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The trailer for Wes Anderson’s first live-action film in five years, Moonrise Kingdom, was released online on the 12th of January and has re-ignited the same old arguments that plague all of the modern-day auteur’s work:

‘It’s pretentious!’
‘People don’t really talk like that!’
‘It’s boring!’
‘Everyone looks stupid!’
‘Bill Murray again?!’

Anybody who finds themselves uttering the words ‘Bill Murray again?!’ should obviously do the world a favour and ride away in a leaky boat, but the other criticisms are fair comment – even the most ardent of Anderson fans would agree (aside from the ‘boring’ one) that his films are sort of pretentious, sort of unrealistic, and sort of stupid, and it is for precisely these reasons that his films are so great. His films are artfully composed moving photographs that perfectly capture the mood of a time or place that is removed from our own in some way. Even the worst of his live-action films, The Darjeeling Limited, is still a stunning and moving piece of work that profoundly touches as much as it amuses and surprises.

One thing that Wes Anderson also does brilliantly is background detail – he gets his extras performing wonderful background actions that perfectly compliment what is happening in the foreground. It’s this Kubrickian attention to detail that lends Anderson the authenticity that his films thrive on – t’s the fusing of authenticity and artificiality that creates the unique Anderson style. That and the fact that his films are hysterically funny, in an incredibly subtle way. His films are rife with contradictions and mixtures that just shouldn’t work, but always do.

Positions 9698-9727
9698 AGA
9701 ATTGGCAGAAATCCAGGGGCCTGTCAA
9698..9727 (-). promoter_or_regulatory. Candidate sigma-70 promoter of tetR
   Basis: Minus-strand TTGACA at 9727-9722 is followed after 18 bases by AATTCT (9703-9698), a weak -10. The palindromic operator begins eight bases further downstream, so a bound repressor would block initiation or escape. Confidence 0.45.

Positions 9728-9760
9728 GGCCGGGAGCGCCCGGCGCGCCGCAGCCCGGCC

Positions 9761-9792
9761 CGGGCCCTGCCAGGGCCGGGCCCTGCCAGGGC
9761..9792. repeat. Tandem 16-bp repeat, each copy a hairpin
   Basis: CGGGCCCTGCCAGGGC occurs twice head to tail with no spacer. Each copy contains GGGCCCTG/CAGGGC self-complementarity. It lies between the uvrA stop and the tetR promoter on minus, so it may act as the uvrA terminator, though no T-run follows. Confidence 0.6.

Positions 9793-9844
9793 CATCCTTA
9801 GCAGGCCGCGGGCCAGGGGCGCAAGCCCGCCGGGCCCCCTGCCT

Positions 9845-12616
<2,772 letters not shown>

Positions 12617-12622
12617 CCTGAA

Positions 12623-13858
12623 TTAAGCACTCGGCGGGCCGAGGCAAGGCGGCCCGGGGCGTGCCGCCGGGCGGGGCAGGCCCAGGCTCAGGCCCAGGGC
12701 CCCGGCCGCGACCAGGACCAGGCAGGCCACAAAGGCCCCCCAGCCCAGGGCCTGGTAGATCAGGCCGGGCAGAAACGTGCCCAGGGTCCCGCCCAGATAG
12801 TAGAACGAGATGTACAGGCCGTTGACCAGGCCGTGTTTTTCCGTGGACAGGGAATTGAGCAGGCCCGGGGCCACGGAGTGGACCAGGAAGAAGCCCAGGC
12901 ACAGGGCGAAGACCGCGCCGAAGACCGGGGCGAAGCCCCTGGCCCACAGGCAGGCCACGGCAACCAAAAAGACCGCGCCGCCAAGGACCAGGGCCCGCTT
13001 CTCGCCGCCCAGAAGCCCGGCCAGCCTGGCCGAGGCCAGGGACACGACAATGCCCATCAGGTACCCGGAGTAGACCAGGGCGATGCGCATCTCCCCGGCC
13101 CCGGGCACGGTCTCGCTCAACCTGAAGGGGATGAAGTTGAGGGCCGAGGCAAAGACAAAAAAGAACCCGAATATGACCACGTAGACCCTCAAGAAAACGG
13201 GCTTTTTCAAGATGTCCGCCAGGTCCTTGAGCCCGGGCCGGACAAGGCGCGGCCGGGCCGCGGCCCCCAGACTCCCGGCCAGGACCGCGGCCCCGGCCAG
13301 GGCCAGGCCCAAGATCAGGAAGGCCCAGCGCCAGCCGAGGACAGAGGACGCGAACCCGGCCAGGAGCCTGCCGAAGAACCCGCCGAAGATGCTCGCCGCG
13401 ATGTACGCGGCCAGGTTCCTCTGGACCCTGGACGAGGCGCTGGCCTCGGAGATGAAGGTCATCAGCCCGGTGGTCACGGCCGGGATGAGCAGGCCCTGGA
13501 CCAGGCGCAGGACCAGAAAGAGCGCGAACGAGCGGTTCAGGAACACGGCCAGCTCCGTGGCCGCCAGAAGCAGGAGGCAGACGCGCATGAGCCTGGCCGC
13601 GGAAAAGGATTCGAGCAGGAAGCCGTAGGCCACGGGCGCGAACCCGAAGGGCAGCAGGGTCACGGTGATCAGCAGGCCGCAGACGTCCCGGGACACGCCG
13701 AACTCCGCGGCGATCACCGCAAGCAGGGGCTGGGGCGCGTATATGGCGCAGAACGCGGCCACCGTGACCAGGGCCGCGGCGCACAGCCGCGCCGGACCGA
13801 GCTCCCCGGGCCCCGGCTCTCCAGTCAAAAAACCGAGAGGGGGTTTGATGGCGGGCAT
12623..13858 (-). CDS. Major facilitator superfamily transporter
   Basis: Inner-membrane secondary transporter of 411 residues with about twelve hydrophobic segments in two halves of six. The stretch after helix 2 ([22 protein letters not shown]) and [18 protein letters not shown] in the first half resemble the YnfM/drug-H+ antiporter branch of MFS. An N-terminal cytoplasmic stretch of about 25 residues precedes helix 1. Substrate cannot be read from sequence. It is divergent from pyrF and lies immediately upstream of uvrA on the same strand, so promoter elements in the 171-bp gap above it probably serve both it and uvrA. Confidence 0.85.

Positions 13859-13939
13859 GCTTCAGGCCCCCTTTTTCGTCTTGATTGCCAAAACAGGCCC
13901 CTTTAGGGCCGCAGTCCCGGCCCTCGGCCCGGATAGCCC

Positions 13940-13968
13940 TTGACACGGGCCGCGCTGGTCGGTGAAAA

Bruce Willis and Ed Norton seem to be the star turns in this offering, providing uncharacteristically humorous performances as a local sheriff and and a Scout leader respectively. The problem is that his style is obviously divisive. It’s an incredibly affected and self-consciously odd style that always stops just shy of full-on bizarrity, but is never boring. Several shots in the trailer demonstrate the Anderson style brilliantly – the shot of Ed Norton in the tent, on one knee, socks pulled as far as they will go, talking to his Scouts; the boy writing his letter while some people lounge on a car in the garage in the background; Frances McDormand shouting with her megaphone indoors – by continuing this style, as it seems he is doing in his newest film, he is refusing to pander to those who don’t see the beauty in his work. This is good news for the fans, all of whom need more slightly stilted, slightly artificial but completely brilliant cinema in the way that only the unique talents of Wes Anderson can provide.